Colon-Specific Deletion of Epithelial Sodium Channel Causes Sodium Loss and Aldosterone Resistance : Journal of the American Society of Nephrology

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Colon-Specific Deletion of Epithelial Sodium Channel Causes Sodium Loss and Aldosterone Resistance

Malsure, Sumedha*; Wang, Qing†,‡; Charles, Roch-Philippe*; Sergi, Chloe*; Perrier, Romain*; Christensen, Birgitte Mønster*; Maillard, Marc; Rossier, Bernard C.*; Hummler, Edith*

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Journal of the American Society of Nephrology 25(7):p 1453-1464, July 2014. | DOI: 10.1681/ASN.2013090936
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Sodium and potassium transport across tight epithelia (kidney and colon) is important to keep the body in a constant balance, despite large dietary variations. Aldosterone promotes sodium reabsorption as an electrogenic sodium transport through the amiloride-sensitive epithelial sodium channel (ENaC).1 Systemic autosomal recessive pseudohypoaldosteronism type 1 (systemic PHA-1) is caused by ENaC mutations and characterized by a severe salt-losing syndrome paralleled with hypotension, hyperkalemia, metabolic acidosis, and high plasma aldosterone levels.2 Liddle’s syndrome is caused by mutations within the PPxY motif (PY) domain of the β- or γENaC subunits and results in severe salt-sensitive hypertension with renal salt retention, alkalosis, and low plasma aldosterone levels.3

ENaC was originally identified in rat colon from animals challenged with low salt diet and is made of three homologous subunits: α, β, and γ.4,5 In the mouse, the constitutive knockout of each subunit is postnatally lethal.68 In the absence of αENaC, the β- and γ-subunits are not transported to the membrane, and no amiloride-sensitive sodium current is measured in vitro or ex vivo.6,9

Along the intestine, sodium absorption occurs through electroneutral sodium transport through the sodium/hydrogen exchanger rather than electrogenic absorption through ENaC that is limited to surface epithelial cells of the distal colon and rectum.10,11 After proctocolectomy, ENaC starts to be expressed in the distal part of the small intestine (i.e., the ileum), thereby unveiling the importance of an electrogenic amiloride-sensitive transport for the reabsorption of salt and water in the intestine.12 Thereby, aldosterone stimulates β- and γENaC mRNA transcript expression in rat distal colon.1315 If dietary sodium intake is low and plasma aldosterone levels are high, the distal colon can efficiently absorb dietary sodium against a large concentration gradient.11,16 Enhanced ENaC expression in colon, thus, contributes to sodium retention observed in mice with Liddle’s syndrome17,18 along with increased responsiveness to aldosterone.19 On the other side, downregulation of ENaC with reduction in sodium reabsorption in colon may contribute to diarrhea associated with inflammatory bowel disease.20,21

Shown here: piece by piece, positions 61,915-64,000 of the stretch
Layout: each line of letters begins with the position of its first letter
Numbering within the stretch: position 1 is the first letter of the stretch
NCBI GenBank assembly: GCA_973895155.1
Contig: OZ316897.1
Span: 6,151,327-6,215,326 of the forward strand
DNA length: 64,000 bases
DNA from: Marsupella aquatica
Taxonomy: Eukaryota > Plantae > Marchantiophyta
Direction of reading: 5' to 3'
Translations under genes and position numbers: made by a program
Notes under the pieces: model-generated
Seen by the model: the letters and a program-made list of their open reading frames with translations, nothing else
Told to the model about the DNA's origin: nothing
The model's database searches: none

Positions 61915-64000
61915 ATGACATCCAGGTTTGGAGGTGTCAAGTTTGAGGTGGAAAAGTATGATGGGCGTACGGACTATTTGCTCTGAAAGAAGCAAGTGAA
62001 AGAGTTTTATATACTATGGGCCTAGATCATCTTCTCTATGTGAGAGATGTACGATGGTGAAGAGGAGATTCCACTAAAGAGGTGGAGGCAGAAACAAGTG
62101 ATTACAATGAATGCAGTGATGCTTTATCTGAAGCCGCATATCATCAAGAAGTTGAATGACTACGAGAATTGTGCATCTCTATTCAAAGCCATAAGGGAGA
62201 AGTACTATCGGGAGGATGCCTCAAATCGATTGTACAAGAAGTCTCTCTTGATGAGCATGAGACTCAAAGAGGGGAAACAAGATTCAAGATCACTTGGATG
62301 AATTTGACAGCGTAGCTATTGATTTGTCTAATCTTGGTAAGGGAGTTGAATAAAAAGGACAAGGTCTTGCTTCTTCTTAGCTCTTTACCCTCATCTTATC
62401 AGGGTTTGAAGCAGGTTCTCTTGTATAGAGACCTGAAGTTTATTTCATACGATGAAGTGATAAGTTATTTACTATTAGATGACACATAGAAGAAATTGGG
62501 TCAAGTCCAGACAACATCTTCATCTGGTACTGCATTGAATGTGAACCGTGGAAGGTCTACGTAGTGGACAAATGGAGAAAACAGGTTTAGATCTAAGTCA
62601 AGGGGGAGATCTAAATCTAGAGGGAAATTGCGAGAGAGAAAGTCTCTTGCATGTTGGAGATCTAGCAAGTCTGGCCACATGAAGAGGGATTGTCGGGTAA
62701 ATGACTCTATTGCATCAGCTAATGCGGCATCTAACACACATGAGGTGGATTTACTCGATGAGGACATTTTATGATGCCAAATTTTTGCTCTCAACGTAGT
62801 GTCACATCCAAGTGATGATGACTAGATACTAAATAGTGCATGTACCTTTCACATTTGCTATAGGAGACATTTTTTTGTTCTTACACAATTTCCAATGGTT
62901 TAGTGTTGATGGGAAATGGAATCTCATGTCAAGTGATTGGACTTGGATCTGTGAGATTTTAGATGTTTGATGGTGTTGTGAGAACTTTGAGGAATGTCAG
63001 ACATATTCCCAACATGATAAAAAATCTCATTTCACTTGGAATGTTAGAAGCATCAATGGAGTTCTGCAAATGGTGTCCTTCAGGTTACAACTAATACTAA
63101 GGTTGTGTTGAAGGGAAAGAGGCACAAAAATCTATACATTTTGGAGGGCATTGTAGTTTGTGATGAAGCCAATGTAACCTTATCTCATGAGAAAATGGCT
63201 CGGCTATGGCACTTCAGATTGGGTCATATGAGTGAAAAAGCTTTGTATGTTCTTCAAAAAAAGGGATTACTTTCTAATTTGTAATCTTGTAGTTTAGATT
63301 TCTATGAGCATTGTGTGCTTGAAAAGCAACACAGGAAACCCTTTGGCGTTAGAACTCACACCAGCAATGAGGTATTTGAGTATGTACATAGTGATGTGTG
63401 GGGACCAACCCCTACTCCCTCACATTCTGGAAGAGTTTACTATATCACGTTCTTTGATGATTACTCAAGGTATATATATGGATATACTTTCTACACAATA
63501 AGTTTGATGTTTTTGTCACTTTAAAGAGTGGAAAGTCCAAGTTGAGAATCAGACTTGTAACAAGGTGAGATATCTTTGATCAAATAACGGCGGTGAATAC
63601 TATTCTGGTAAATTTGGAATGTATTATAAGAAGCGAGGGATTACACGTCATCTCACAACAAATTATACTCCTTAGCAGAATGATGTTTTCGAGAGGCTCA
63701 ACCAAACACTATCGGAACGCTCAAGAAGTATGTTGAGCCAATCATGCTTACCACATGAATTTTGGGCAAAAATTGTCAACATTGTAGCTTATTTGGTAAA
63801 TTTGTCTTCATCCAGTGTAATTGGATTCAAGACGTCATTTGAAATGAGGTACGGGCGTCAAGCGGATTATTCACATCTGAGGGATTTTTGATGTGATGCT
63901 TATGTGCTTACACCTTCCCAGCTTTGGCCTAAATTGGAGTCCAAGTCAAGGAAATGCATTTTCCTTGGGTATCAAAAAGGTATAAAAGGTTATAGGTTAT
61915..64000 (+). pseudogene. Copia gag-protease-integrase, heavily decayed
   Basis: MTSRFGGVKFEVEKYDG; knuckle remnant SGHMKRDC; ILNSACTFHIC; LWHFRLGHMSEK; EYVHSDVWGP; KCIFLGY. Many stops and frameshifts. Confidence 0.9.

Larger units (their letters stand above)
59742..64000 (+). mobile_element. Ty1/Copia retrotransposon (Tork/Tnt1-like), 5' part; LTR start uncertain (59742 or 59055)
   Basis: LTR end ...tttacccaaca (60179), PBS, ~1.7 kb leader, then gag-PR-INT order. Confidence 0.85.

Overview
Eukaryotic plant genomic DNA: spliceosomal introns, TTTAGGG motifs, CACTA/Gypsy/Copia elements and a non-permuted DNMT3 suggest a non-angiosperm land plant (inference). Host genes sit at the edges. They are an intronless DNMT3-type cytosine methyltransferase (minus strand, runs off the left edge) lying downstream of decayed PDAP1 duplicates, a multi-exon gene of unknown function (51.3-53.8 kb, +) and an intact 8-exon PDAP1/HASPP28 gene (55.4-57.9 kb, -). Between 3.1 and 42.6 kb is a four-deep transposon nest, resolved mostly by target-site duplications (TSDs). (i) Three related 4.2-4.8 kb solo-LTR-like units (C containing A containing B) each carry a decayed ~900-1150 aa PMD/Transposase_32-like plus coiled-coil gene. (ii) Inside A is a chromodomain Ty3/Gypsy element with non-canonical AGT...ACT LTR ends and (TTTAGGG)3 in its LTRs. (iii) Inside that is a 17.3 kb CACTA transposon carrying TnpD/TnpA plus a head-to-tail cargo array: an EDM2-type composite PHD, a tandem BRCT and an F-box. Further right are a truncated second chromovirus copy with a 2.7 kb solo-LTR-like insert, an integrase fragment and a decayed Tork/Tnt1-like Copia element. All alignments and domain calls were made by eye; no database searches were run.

The membrane-bound serine protease CAP1/Prss8, also known as prostasin, activates ENaC by rapidly increasing the open probability.2225 CAP1/Prss8 is coexpressed with ENaC in many salt-absorbing tight epithelia, such as distal colon, urinary bladder, and airways.23,24In vivo evidence that CAP1/Prss8 is an important and physiologically relevant activator of ENaC came from the study of mice lacking CAP1/Prss8 in the alveolar epithelium, unveiling a crucial role for lung fluid balance.26 In the colon, however, the physiologic role of this membrane-bound serine protease was hitherto unknown, and it was unclear whether CAP1/Prss8 was implicated in regulating colonic ENaC activity.

In the present study, we, thus, addressed whether suppression of colonic ENaC activity affected sodium and/or potassium balance and what are the compensatory mechanisms that lead to increased renal sodium reabsorption. Finally, we unveiled the role of the positive ENaC activator CAP1/Prss8 in colon. We specifically deleted either αENaC/Scnn1a or CAP1/Prss8 in the colonic surface epithelium and determined in vivo the electrogenic sodium transport to correlate plasma electrolytes with fecal sodium loss and plasma aldosterone concentrations.